I believe that on a subliminal level many of us subscribe to the idea that we do not exist unless we are posting, and in turn receiving likes, comments, and shares on social media.
Picture: Edvard Munch’s The Scream (1893) depicts the subject’s existential crisis experienced in fear and isolation. (Courtesy: Legomenon.com)
Centuries ago, René Descartes said, “I think, therefore I am” (or in Latin: Cogito ergo sum).
Today, it seems like the modern credo is “I am active on Facebook, therefore I am” or succinctly stated “I tweet, therefore I am.”
We post about our thoughts, feelings, future plans, and check-ins to hair salons, gyms, and holiday destinations. We upload pictures of the environments we find ourselves in, selfies, and the food we make, order, and eat.
People wonder why you haven’t posted pictures of your recent holiday or made your itinerary public. Could it be that you were taking a holiday and not curating another Facebook album at the same time?
The idea of “social media fasting”, although often discussed during New Year’s resolution-type conversations, is not the norm.
“Pick me!” we seem to beg our followers and virtual friends whenever we post.
Do we cease to exist in the world and minds of others if we choose to stop posting?
Social media and self-esteem
Please do not get me wrong. I do not believe that social media is either good or bad in and of itself. However, it is the way in which social media is used that matters most.
As a psychologist, I am interested in the way in which our minds process and make sense of the information we consume on Facebook.
Jealousy and envy are often by-products of viewing someone else living their #nicelife online, especially when the reader is in a self-critical space or plagued by feelings of low self-esteem.
In depressed and negative feeling states, we forget that Facebook posts are not accurate reflections of the profile owner’s life but a (re)construction of a moment in their life.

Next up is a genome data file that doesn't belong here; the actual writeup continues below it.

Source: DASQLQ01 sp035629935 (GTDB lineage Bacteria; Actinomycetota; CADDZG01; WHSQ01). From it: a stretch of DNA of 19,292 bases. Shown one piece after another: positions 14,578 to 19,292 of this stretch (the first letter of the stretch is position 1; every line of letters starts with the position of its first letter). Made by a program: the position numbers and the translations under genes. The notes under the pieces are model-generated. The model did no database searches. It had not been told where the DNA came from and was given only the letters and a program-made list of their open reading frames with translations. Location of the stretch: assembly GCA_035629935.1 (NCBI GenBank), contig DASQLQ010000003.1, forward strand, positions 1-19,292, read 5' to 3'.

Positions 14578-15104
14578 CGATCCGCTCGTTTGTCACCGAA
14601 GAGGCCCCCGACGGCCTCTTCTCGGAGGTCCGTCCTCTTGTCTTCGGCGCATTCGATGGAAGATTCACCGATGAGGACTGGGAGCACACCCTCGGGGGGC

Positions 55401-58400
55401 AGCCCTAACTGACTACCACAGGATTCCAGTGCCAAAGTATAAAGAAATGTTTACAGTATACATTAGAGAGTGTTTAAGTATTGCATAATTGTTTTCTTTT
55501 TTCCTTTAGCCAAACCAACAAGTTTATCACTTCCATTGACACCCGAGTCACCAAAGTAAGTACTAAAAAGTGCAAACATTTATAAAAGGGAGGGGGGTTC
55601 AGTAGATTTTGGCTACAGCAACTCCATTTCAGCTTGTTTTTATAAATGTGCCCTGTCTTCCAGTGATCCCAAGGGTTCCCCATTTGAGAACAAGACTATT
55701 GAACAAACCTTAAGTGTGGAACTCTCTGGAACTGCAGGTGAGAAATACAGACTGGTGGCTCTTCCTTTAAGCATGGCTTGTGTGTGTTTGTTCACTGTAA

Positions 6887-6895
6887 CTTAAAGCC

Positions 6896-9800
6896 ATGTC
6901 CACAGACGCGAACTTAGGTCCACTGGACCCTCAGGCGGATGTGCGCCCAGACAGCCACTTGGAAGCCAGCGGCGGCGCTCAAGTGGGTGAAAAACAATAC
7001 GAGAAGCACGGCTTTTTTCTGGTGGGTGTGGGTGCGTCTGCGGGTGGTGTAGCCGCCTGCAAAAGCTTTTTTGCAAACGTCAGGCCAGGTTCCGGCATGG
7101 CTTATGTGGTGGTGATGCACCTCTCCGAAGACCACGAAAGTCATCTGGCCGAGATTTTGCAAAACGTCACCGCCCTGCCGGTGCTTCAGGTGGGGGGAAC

Constructions are edited. The creator chooses:
- what to include and what to exclude (the beautifully arranged table setting vs the tired individuals who assembled it for the event),
- how to frame the subject matter (“freedom fighter” vs “terrorist”),
- the perspective from which it is “seen” (near, far, sad, anxious, hopeful), and also
- to consider the preferred emotion to be evoked in followers.
Some people are more gifted at this editing process than others.
It is important to add that the above-mentioned editing is not always a conscious or intentional process. A lot of the time we do it without thinking.
When posting, we are most likely to leave out the boring, the gross, the shameful, and the mundane. We do not believe that those “between the lines” moments are as important as the carefully styled and produced (re)constructions of our lives that make it onto our social media feeds.
How do I know that my life is of value?
Beyond the editing of what we post, I often wonder what underlies our collective compulsion to post.
After posting more than my usual share of social media content, I often ask myself, “Do you appreciate what you are doing today or now, in and of itself, without the external validation and buy-in of followers?”
In the same vein, I would encourage you to consider the following questions:
- Do you feel secure in what you have, plan, and are currently doing?
- Do you secretly crave the stamp of approval from your virtual friends and followers in order to experience what feels like a legitimately good experience?
- Can you decide for yourself what feels right, good, and healthy to you?
And pertaining to social media envy:
- Instead of feeling insecure or envious when looking at people’s posts about achieving their #lifegoals, can you allow yourself to feel inspired to follow your unique dreams and future aspirations?
Whenever we find ourselves in an emotional crisis, it is helpful to disengage for a moment and to observe the situation at hand. The same advice applies to feeling negative emotions when consuming and creating social media content.
Consider how your mind is interpreting what you are reading and creating online.
How can you use these insights to support yourself in actualizing your one-of-a-kind best life?
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Eddy, N. (2015, 13 August). Get your own goals. Nicole Eddy Blog. Available: http://www.nicoleeddy.com/get-your-own-goals/#more-722 Last accessed: Sunday, 20 September 2015.
Shabi, K. (2013, 12 June). Meaning of The Scream (1893) Painting by Edvard Munch: Art Analysis. Legomenon. Available at: http://legomenon.com/meaning-of-the-scream-1893-painting-by-edvard-munch.html . Last accessed: Sunday, 20 September 2015.